Saturday, January 15, 2011

My Hometown

"Do any human beings ever realize life while they live it?—every, every minute?"
~Emily in Our Town by Thorton Wilder

Additional Reading:

                I don’t know where to begin. I do not love my hometown…my love for my hometown is brimming over? The relationship I have with Mansfield, Missouri is a bittersweet one and I have just as many bad memories as I do good ones.
                 I liken my relationship to Mansfield to the relationship Rose Wilder Lane must have had with the town and maybe this is why I’ve always had an affinity for Rose. I love Rose Wilder Lane. I’m not sure the people of Mansfield do. She said their schools weren’t good enough, she didn't marry and settle down in the town, she was a divorced Libertarian come back to help her parents, but she did not join in with the town…instead she wrote about it. And, in the same manner as Harold Bell Wright in The Calling of Dan Matthews, her book of short stories Old Home Town ruffled the feathers of those in the town who knew the stories were about them. She eventually moved to Connecticut, where she had a barn for a library and staved off stories that she wrote the Little House books by adamantly proclaiming she helped with the editing and that is all. Many of her biographers say otherwise.
                You see, we’re reading Our Town in my Sophomore English classes. Reading this play always makes me feel nostalgic for a Mansfield, Missouri that I’m not sure has existed during my life time. Growing up, we went to baseball and basketball games. When I was little we went to a place called Susy Qs and got orange soda floats and curly fries after we cheered for Mighty Mights football. My sisters and I would walk to the library, which was just down the road, and the librarian would know exactly what books we wanted to check out. We cruised the “Y”. When our friends passed away in accidents or of illness we went to their funerals. We knew everything about everyone. I remember thinking, “Wow, nothing happens in this town.” And, nothing did? I have learned that everything happened in that town.  I've also learned that it’s those kids who love this play and cherish their home town of Lebanon, Missouri that have something on me, they’ve learned to love their hometown and at an early age they’ve learned to have ‘roots and wings’ too! (Thank you very much “Sweet Home Alabama”!)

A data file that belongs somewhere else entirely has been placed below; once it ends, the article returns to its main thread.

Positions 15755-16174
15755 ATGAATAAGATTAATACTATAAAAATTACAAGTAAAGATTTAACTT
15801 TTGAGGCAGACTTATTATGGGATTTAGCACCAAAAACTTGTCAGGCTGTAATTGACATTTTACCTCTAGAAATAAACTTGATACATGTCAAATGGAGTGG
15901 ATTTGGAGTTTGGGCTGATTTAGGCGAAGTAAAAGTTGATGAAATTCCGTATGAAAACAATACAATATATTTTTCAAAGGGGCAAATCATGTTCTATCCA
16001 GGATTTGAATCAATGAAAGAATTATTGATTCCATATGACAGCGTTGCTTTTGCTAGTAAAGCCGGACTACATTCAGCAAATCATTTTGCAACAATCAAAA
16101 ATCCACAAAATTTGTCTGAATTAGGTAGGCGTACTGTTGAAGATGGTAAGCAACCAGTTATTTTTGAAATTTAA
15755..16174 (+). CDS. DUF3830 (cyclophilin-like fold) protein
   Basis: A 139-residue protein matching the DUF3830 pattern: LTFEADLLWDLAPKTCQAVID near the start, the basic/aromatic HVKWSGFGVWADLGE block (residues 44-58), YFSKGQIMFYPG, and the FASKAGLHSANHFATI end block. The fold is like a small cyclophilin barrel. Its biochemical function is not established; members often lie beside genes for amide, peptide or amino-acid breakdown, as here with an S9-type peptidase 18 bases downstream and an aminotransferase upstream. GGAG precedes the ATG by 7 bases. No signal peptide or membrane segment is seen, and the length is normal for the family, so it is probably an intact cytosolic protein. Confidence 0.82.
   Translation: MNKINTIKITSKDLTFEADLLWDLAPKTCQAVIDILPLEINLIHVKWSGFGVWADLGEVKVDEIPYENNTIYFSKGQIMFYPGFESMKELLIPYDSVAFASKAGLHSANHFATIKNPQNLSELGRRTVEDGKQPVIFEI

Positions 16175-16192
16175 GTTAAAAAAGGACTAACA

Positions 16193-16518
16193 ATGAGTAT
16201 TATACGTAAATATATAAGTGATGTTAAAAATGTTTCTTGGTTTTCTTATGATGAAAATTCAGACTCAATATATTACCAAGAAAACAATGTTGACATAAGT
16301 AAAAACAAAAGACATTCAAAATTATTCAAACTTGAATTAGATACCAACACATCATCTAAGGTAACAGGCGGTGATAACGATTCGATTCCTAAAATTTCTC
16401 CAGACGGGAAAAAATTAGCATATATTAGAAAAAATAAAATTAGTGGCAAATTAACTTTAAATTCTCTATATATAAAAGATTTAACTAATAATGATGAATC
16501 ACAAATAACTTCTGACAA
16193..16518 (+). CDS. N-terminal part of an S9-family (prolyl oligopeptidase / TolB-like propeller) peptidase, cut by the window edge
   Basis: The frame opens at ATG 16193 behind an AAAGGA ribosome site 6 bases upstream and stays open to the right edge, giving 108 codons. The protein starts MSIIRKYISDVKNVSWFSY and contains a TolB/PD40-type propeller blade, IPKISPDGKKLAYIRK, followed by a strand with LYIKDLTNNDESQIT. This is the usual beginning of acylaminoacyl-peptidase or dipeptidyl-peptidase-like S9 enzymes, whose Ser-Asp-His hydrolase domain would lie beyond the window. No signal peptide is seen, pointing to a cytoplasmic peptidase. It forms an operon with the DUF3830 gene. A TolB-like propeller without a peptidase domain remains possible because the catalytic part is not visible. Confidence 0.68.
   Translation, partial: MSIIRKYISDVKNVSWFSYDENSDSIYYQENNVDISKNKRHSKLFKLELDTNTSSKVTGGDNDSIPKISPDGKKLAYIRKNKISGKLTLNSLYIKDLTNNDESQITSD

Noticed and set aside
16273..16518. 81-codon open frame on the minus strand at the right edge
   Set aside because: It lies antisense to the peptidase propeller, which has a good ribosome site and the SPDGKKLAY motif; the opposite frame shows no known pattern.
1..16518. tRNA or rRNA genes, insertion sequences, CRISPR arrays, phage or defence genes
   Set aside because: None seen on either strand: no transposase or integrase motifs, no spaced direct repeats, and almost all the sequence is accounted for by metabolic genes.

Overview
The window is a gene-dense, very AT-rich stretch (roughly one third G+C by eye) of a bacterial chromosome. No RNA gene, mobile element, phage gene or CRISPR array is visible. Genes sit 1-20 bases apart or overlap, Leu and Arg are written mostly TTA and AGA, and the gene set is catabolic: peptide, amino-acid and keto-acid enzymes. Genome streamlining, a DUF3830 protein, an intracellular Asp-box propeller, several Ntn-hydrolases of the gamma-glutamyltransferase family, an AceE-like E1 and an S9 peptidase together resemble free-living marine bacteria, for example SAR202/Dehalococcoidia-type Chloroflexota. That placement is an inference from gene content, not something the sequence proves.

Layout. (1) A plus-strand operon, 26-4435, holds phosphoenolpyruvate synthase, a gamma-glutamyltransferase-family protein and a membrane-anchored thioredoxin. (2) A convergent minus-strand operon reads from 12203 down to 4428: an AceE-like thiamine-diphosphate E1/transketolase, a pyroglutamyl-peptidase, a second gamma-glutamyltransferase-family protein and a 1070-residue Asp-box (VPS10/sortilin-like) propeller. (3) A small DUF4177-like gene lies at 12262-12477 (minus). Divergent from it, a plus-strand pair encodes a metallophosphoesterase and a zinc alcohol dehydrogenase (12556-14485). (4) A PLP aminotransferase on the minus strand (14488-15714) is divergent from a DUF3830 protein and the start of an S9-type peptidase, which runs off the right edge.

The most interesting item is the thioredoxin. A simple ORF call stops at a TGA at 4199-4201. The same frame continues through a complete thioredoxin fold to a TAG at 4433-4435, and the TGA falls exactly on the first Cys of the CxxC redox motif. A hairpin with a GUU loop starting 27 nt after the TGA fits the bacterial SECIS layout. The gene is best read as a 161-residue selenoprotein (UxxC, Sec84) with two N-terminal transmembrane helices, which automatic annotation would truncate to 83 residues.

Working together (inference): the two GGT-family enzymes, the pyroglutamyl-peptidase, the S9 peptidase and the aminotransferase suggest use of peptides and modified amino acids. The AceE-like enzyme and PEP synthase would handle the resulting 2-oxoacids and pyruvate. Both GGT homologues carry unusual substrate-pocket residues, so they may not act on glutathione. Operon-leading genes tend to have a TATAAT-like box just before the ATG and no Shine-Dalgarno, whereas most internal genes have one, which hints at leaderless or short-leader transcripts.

It is because of this play, Our Town,  (granted I didn’t make this effort until I was 25) that I listen to and look at my mother when she’s speaking, that I cherish the moments I have with my family and friends and it is because of this play that I try to inculcate in my students a love for a town that many of them don’t really like. And, it’s when we read this play that I begin to think about the town in which I live currently.
My life in Lebanon resembles the same bittersweet love I have for Mansfield. I have just as many good memories as bad, I long for a Lebanon that I’m not sure ever existed (a Lebanon that I see in postcards and books) and I have to take a deep breath and realize that while I consider many days here to be boring and useless...there really is soooooo much going on.  There’s a great documentary called “Jo’s Town”, it encapsulates all that is beautiful about small towns, about America, about Lebanon and the gloriousness of living. It’s about a young lady from Lebanon, who played Rebecca Gibbs in the 1978 LHS production of Our Town, she died in a car accident during her senior year. To honor her memory,  the cast, 20 years later, reproduces the play. It chronicles their lives since the play and shows how some people and things never change. A couple of my friends and I went to watch the documentary at Summer's Auditorium a few years ago, and it made us all cry, not because of the fact that this girl died in real life--we did not know her, but because this girl lived and continues to live in each of her friends. We don’t know how many lives we touch and who we change just because we are born.
According to Wilder, life just comes in three short acts, Daily Life, Love and Marriage, and Death and Eternity and, he says in The Woman of Andros, "Suddenly the hero saw that the living too are dead and that we can only be said to be alive in those moments when our hearts are conscious of our treasure". What is your treasure and how are you conscious of it?

Christopher and I in front of Wrink's Market at the beginning of our trip on the Mother Road with our friend (she's taking the picture). Historic Route 66 runs right through Lebanon, on Elm street.

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